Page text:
Regardless of the future experimental challenges, we believe that the large-scale discovery of novel structured ncRNAs will be of considerable value. A comprehensive summary of our findings (Additional file 1: Table S1) is depicted in visual form in Fig. 6f. With this data, we can begin to estimate how many novel ncRNA candidates could be uncovered by using our GC-IGR analysis pipeline. Among the original collection of unknown IGRs from the five genomes, ~ 40% represent previously known genes coding for proteins or ncRNAs. About a quarter of the unknown IGRs have sequences or structural features that are rare, or that lack clues regarding possible functions, and so are not easily classified. Among the remaining IGRs are numerous RNAs that code for short peptides, and these types of RNAs are likely to be far more numerous because they are not readily uncovered by our search algorithm.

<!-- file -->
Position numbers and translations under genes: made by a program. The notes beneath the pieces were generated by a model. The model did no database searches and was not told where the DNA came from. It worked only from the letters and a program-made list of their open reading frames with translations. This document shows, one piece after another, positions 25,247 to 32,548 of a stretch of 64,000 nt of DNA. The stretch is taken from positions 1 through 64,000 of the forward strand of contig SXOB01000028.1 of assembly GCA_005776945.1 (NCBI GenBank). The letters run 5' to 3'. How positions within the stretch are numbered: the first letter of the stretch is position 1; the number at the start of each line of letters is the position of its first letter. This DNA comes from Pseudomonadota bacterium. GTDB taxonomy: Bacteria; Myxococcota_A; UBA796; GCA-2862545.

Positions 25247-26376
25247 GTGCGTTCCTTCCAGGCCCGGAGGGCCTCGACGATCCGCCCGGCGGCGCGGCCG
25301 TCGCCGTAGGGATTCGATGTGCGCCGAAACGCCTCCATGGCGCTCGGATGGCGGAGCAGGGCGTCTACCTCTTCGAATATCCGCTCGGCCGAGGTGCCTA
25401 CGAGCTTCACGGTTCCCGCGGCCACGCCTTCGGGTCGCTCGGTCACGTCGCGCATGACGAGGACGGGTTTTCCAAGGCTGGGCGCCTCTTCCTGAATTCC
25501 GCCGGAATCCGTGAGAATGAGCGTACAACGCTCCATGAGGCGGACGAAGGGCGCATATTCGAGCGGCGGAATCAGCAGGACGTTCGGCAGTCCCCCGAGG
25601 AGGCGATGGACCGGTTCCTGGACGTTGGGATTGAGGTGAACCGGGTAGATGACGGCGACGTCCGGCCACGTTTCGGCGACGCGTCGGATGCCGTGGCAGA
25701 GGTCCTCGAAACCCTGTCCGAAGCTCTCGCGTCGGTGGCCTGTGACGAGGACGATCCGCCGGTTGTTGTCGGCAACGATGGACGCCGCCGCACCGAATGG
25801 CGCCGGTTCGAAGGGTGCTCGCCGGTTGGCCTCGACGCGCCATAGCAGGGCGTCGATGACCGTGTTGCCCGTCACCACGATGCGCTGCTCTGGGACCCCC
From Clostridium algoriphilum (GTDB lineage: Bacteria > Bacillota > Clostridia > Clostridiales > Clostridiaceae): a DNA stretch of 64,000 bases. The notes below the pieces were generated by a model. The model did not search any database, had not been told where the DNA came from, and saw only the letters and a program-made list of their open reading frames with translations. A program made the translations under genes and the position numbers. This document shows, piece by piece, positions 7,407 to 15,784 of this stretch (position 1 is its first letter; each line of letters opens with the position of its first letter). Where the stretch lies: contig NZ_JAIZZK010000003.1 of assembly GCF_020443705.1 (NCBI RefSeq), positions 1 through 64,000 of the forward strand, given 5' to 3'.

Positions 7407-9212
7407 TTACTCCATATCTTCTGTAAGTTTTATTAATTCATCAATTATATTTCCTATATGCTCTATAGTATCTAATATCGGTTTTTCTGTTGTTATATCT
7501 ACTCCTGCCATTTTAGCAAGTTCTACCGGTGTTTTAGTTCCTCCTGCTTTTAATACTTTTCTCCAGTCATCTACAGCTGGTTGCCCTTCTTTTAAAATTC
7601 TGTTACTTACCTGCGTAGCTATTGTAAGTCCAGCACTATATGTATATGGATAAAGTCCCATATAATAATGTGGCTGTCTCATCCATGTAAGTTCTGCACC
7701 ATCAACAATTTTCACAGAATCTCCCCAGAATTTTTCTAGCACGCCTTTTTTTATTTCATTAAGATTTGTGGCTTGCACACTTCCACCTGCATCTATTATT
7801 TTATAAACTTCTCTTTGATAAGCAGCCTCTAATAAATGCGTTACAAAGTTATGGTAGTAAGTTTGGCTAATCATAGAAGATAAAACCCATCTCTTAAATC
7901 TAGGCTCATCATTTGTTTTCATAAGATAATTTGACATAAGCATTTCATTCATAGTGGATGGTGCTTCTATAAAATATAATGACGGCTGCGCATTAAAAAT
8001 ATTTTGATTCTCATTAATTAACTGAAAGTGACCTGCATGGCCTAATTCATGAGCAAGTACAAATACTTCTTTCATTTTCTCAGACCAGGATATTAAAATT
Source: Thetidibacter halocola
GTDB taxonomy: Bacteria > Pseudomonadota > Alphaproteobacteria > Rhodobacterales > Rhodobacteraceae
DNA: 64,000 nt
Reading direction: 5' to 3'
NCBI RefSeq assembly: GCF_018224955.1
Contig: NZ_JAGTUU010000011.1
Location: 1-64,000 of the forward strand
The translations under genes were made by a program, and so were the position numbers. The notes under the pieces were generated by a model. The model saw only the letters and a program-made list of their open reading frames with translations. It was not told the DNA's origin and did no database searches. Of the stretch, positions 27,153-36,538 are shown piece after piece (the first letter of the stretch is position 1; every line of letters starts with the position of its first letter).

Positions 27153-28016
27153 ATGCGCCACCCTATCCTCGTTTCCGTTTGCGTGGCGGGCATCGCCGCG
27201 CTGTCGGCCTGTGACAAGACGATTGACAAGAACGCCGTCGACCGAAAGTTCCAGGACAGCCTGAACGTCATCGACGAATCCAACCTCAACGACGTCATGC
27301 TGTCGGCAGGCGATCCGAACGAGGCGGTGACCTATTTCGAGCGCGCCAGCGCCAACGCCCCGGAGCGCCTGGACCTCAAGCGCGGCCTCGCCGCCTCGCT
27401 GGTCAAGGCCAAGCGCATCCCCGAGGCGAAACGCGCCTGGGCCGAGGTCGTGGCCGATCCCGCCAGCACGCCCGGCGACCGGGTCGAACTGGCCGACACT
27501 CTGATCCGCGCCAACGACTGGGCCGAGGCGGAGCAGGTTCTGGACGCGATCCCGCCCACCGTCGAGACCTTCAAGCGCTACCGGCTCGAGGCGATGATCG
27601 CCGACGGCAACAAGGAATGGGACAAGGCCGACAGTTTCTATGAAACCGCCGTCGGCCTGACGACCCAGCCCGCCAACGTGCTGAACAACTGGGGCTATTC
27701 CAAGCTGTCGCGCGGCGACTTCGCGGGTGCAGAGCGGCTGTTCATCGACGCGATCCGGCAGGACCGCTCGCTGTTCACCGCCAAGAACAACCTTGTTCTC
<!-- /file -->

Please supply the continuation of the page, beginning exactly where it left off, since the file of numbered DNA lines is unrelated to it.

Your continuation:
Finally, ~ 20% of the unknown IGRs in the region of special interest appear to be excellent structured ncRNA candidates with various functions, including novel riboswitches. These are of particular interest to us, as we have predicted that many thousands of novel riboswitch classes exist in nature [8]. Indeed, the identification of seven candidate riboswitch classes among the genomes analyzed for this study is consistent with our hypothesis that many more remain to be discovered and that the number of representatives for each newly-found riboswitch class should be quite small compared to most known classes. For each riboswitch candidate identified, clues regarding the possible ligand sensed can be derived from the identities of associated genes. Unfortunately, many bacterial genes code for proteins whose functions remain unclear, which will hamper experimental validation studies.